Kohler found that mothers with one child are about 20 percent happier than their childless counterparts; and while fathers' happiness gains are smaller, men enjoy an almost 75 percent larger happiness boost from a firstborn son than from a firstborn daughter . . . The first child's sex doesn't matter to mothers, perhaps because women are better than men at enjoying the company of both girls and boys, Kohler speculates.
Interestingly, second and third children don't add to parents' happiness at all. In fact, these additional children seem to make mothers less happy than mothers with only one child—though still happier than women with no children.
If you want to maximize your subjective well-being, you should stop at one child, concludes Kohler, adding that people probably have additional children either for the benefit of the firstborn or because they reason that if the first child made them happy, the second one will, too.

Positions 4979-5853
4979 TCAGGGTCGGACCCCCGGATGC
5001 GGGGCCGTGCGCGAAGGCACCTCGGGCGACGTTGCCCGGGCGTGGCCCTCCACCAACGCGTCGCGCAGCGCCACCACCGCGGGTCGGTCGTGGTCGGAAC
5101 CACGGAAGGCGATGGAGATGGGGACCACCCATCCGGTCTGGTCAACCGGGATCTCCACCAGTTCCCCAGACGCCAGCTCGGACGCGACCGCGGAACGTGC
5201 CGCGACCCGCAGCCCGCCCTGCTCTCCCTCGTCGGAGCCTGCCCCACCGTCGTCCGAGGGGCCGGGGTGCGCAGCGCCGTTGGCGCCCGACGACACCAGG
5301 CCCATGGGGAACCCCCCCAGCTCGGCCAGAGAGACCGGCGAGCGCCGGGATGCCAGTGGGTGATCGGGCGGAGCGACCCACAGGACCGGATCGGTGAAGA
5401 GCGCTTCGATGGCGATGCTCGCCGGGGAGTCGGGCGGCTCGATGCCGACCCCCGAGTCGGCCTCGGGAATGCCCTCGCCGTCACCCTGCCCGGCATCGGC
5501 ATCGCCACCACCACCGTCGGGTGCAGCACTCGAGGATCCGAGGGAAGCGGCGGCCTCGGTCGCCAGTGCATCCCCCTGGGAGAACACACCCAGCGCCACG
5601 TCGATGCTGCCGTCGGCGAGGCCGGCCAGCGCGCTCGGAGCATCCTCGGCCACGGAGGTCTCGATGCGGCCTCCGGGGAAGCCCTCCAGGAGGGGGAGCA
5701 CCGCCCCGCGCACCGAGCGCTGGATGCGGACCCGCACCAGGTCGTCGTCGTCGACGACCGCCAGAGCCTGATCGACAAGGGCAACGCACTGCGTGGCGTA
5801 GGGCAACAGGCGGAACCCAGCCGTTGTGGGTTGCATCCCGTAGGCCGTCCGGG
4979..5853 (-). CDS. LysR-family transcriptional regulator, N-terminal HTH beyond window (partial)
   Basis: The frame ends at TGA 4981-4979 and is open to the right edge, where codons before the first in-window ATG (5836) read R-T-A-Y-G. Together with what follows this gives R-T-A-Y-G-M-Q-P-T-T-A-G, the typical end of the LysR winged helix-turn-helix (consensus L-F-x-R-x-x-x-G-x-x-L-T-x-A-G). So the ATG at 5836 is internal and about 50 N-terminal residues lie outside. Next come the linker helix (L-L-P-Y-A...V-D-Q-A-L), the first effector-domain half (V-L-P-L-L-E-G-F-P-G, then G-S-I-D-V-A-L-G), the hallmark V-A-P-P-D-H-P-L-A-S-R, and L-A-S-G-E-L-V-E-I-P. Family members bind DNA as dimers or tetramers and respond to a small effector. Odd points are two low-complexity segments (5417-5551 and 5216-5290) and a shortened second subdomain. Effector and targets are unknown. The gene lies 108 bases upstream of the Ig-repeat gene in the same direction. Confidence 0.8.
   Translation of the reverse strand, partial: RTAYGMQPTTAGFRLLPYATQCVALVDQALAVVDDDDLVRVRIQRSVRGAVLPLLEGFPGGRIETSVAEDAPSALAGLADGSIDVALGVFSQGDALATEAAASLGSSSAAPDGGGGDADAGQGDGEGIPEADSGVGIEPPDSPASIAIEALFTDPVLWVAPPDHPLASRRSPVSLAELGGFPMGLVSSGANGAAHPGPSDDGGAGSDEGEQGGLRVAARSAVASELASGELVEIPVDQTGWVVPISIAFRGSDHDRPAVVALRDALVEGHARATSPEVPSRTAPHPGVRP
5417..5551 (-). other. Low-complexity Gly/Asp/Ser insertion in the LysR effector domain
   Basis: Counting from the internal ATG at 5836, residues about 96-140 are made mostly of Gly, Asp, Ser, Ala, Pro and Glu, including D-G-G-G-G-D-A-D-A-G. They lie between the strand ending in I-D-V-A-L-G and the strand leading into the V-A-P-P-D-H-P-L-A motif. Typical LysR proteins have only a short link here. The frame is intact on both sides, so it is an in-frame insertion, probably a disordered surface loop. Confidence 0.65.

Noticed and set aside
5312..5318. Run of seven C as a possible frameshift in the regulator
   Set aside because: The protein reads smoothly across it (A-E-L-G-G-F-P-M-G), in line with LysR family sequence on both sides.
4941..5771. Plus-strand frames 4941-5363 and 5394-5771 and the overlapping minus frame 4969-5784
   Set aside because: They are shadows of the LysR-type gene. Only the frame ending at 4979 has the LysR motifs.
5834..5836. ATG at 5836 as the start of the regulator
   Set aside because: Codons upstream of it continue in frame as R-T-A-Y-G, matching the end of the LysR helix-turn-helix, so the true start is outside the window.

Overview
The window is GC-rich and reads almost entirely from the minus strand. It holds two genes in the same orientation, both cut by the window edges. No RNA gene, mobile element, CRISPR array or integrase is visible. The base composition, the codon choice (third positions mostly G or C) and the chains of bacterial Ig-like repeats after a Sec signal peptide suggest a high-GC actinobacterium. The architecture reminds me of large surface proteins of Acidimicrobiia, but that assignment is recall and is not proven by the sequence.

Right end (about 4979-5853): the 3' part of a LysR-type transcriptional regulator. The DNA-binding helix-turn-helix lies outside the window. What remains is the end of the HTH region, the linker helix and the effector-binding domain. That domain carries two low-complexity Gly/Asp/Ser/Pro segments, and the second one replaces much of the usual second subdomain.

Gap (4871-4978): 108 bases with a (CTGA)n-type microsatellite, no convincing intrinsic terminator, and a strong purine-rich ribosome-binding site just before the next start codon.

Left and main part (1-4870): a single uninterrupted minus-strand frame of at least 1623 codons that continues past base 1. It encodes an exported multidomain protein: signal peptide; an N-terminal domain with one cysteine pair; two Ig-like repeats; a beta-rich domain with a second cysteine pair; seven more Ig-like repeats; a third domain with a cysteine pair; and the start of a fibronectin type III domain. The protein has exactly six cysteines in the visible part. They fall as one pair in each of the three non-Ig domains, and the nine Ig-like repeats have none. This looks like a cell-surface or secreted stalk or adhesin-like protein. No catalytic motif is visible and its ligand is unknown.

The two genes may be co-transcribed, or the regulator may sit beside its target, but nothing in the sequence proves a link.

Europe seems to have this pretty well figured out. And I don't mean to be flip - the European "let's stop at one" approach to childbearing really is well-calculated to maximize a certain kind of parental well-being, narrowly defined. Of course, it's also calculated to seriously diminish the "subjective well-being" of all the second and third children who don't get conceived because their parents decided it wasn't worth the trouble. And while the theory that parents have children "either for the benefit of the firstborn or because they reason that if the first child made them happy, the second one will, too" may be true in many or even most cases, it also reflects a certain degree of deplorable solipsism. The chief reason parents should take on the trouble of conceiving and raising a child is that the child is a good in and of itself - one of the greatest goods there is, in fact, in any moral scheme worth considering - not because they think that it will make them or their already-existing offspring happier.